If You Don’t Have a Perfect Tablecloth Your Husband’s Eye will Wander

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 If You Don’t Have a Perfect Tablecloth Your Husband’s Eye will Wander

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The origin of the honeymoon, however, was when early men used to carry their brides to far off, secret places where she couldn’t be found staying there for almost a month.

The word “honeymoon” conjures up images of a romantic getaway a deux, created for lovebirds who have just tied the knot and are ready to enjoy some time one-on-one. But that wasn’t always the case. Though it was first coined back in the 16th century, honeymoon took on (a version of) its current meaning in the early 1800s, when Brits used it to refer to a post-wedding tour in which newlyweds (and their families) visited relatives throughout the country who had not been able to attended the nuptials.

During mid-Victorian times the prominent colors of the dress were practically brown or black. The bride was advised not to wear anything noticeably new to make people figure out that they were newly married. If the bride married in the traveling dress, she wore a bonnet on her head instead of a veil. The couple was accompanied by family and friends till 1860s, but after that, they used to travel alone.

Fortunately, by the time the 1950s rolled around, honeymoons only had room for two. But they were still quite different from what they are today. While the most popular destinations for honeymooners these days include HawaiiMexico, and the Bahamas, back then honeymooners from the U.S. and U.K. had their sights set elsewhere. Four of the most popular honeymoon destinations of the ’50s just may surprise you — so take a look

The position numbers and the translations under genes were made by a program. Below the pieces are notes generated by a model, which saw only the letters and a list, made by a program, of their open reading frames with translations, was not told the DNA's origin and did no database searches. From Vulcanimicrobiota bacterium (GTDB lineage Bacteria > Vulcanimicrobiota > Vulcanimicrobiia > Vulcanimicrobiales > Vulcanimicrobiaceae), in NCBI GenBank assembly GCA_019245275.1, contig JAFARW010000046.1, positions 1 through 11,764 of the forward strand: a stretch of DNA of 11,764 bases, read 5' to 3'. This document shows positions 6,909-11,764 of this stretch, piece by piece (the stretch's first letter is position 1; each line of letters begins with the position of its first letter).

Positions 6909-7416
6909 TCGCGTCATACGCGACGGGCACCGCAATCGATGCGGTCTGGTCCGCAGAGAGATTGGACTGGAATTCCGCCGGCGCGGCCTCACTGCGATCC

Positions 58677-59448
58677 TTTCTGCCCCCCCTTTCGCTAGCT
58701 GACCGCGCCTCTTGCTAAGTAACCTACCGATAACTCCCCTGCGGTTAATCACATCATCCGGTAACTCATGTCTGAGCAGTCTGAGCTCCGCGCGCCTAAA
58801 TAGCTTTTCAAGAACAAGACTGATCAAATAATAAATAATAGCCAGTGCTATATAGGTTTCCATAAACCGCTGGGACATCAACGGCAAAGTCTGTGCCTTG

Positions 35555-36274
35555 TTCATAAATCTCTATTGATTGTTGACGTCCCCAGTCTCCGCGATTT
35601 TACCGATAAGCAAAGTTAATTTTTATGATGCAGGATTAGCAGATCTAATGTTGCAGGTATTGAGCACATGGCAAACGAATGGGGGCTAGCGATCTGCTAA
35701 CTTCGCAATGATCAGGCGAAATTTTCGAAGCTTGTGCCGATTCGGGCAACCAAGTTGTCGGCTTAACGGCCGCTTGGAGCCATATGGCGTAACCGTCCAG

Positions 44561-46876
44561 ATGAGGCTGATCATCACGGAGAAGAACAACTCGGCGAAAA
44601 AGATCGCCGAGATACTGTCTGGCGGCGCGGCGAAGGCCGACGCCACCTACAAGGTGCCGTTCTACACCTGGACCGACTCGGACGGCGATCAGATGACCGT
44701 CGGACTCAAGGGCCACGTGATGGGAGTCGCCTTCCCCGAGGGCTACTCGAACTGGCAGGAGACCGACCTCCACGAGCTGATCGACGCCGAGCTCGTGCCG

Even in the Swinging Sixties, many couples made it all the way to their wedding night without ever glimpsing each other’s underwear, let alone what lay beneath. Sex wasn’t expected to be pleasurable for women — and was always a source of potential embarrassment.

‘Often a husband can make that first night easier for a wife if he finds an errand to perform while his bride is preparing to retire,’ wrote psychologist and marriage counsellor Dr Clifford R. Adams in Modern Bride magazine in 1952.

‘He may even suggest that he will be gone for 15 or 20 minutes, which will give her a chance to be in bed when he returns.’ But new wives shouldn’t expect too much, Dr Adams warned.

Image result for chickens reproductive organs

 

Image result for women's reproductive organs

 

The Illustrated Encyclopedia Of Sex, which includes somewhat bizarre diagrams comparing a woman’s reproductive organs to that of a chicken, was relatively outspoken on the subject of bedroom antics.

Want to keep your husband content after the honeymoon? Forget daring lingerie or sparkling conversation. Marriage experts from the 50s agreed universally that no marriage could possibly survive a man having an empty stomach.